Figure 4 Deformation principle in continuummechanics.

Y

1

2

3

z

x

LED

Figure 3 Measurement by spatial intersection.

Lecompte et al.Crack Detection in a Concrete Beam 61

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Knowing that:

x ¼

Xþ

u

X

ð3Þ

Equation (2) becomes:

dx ¼

dXþ r

uð Þ

dXþ ð4Þ

or in finite difference notation

x ¼

Xþ r

uð Þ

Xþ ð5Þ

When projecting these vectors onto an orthogon-

ally normalized coordinate system one obtains:

x

y

!

¼

X

Y

!

þ

@u

@X

@u

@Y

@v

@X

@v

@Y

0

B

B

@

1

C

C

A

X

Y

!

þ

ð6Þ

¼ I þ

@u

@X

@u

@Y

@v

@X

@v

@Y

0

B

B

@

1

C

C

A

2

6

6

4

3

7

7

5

|ﬄﬄﬄﬄﬄﬄﬄﬄﬄﬄﬄﬄﬄﬄﬄﬄ{zﬄﬄﬄﬄﬄﬄﬄﬄﬄﬄﬄﬄﬄﬄﬄﬄ}

F

X

Y

!

þ ð7Þ

where F is the deformation gradient tensor,which

is defined as follows:

dx ¼ F dX ð8Þ

with:

F ¼

@x

@X

@x

@Y

@y

@X

@y

@Y

0

B

@

1

C

A

¼

@ Xþuð Þ

@X

@ Xþuð Þ

@Y

@ Yþvð Þ

@X

@ Yþvð Þ

@Y

0

B

B

@

1

C

C

A

¼ I þ

@u

@X

@u

@Y

@v

@X

@v

@Y

0

B

@

1

C

A

2

6

4

3

7

5

ð9Þ

The gradient deformation tensor is a linear

operator that transforms a rectangle into a

parallelogram.x and y,X and Y,and thus u and

v are measured.The remaining unknowns are the

four members of the deformation gradient tensor.

Figure 5 shows four arbitrary data points

(centers of facets or LEDs) in the initial and

deformed configuration.The result covers the

deformation of the zone between Points 1,2,3,

and 4.

It is possible to calculate the strain compo-

nents from the deformation gradient tensor:

E ¼

1

2

F

t

F I

¼

1

2

U

2

I

or in two-dimensional space:

E ¼

1

2

2

@u

@x

þ

@u

@x

2

þ

@v

@x

2

@u

@y

þ

@v

@x

þ

@u

@x

@u

@y

þ

@v

@x

@v

@y

@u

@y

þ

@v

@x

þ

@u

@x

@u

@y

þ

@v

@x

@v

@y

2

@v

@y

þ

@v

@y

2

þ

@u

@y

2

0

B

B

B

@

1

C

C

C

A

ð10Þ

Once the deformation gradient tensor F is calcu-

lated,the chosen strain tensor E can be deter-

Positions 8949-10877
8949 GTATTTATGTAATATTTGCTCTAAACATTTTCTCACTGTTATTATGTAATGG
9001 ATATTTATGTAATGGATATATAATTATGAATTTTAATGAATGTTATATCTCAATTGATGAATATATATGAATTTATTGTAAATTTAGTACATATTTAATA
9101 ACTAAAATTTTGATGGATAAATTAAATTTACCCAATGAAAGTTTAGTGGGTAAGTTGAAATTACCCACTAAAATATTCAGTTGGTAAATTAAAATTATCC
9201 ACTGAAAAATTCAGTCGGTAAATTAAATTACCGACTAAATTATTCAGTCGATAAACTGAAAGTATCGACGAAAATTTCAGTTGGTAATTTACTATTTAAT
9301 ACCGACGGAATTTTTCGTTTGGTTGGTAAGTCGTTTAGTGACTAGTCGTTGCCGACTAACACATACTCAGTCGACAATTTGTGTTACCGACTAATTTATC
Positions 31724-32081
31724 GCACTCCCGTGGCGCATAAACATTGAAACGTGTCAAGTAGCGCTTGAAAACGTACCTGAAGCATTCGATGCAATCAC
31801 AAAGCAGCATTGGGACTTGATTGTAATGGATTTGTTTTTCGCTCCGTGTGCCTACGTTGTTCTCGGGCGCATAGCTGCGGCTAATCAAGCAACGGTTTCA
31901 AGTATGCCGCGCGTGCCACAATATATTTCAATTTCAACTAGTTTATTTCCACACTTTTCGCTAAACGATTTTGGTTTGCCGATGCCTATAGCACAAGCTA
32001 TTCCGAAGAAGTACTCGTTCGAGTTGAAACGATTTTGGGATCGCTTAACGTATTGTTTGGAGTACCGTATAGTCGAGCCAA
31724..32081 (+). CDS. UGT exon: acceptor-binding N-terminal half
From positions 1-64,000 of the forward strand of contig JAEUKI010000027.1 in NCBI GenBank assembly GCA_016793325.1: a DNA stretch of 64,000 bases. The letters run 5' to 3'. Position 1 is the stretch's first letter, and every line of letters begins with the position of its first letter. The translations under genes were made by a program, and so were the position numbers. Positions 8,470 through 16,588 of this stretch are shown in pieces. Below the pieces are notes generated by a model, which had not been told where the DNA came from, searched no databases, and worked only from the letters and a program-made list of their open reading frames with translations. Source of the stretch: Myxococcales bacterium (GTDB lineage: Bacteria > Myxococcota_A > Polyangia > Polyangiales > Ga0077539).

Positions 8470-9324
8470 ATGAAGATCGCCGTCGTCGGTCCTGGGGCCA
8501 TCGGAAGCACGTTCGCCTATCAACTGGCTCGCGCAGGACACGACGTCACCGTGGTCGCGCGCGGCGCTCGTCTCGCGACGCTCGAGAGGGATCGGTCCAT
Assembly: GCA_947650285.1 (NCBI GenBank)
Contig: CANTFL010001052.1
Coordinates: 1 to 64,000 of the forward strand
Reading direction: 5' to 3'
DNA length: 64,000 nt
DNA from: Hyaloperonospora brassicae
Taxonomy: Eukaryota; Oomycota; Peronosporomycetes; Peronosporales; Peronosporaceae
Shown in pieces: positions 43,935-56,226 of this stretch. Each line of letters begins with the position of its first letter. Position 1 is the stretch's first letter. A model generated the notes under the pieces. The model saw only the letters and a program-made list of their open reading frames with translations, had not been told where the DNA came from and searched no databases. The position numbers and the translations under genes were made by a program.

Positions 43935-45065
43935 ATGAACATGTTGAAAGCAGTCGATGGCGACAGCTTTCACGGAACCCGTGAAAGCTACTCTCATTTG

mined.The Green–Lagrange strain is an objective

strain expression,which means that it takes rigid

body motions into account.Finally,the eigenva-

lues and eigenvectors of the strain tensor are

calculated to obtain the major and the minor

principal strain values and their corresponding

directions.

In practice,strain is calculated between four

adjacent data points (four LEDs in the case of

Figure 5 Deformation principle in discrete 2D case.

62 Structural HealthMonitoring 5(1)

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the LED-CCD system or the centers of four

subsets in the case of the DIC system).When the

initial positions and the displacement components

of these four data points are known,the discrete

form of Expression (10) is used to calculate the

strain value in the region between the four data

points considered.The distance between the

initial positions of the data points is called the

gauge length.

It is clear that in the present case,the strain

value calculated does not represent an evenly

distributed deformation but is more a measure of

damage due to the appearance of cracks.

4 Experimental

4.1 Introduction

The experimental principle consists in loading

the prestressed concrete beam up to different

loading values and subsequently unloading it.

After the static loading and unloading procedure,

a dynamic analysis of the beam – which is not

discussed here – is performed.

The measurements discussed in the present

article are performed during one of the loading–

unloading cycles shown in Figure 7.Four tests

had already been performed where maximum

loads of 45,65,76,95kN,respectively were

imposed per jack.This study is focused on the

exploitation of the images that were taken during

the fifth cycle.Figure 6 shows an image of the

experimental setup and Figure 7 represents the

deflection curve during the eight consecutive

loading and unloading cycles.

4.2 Setup of the Two

Measuring Systems

A given zone is selected to perform the static

displacement measurements.Figures 8 and 9

show the location of the IR-LEDs (represented

Figure 7 Load–deflection diagram.

Figure 6 Experimental setup.

Lecompte et al.Crack Detection in a Concrete Beam 63

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by the dots).Forty-nine of those markers are

used and placed over the entire height of the

beam.To enhance the resolution of the 2D CCD

camera,only the lower part of the zone covered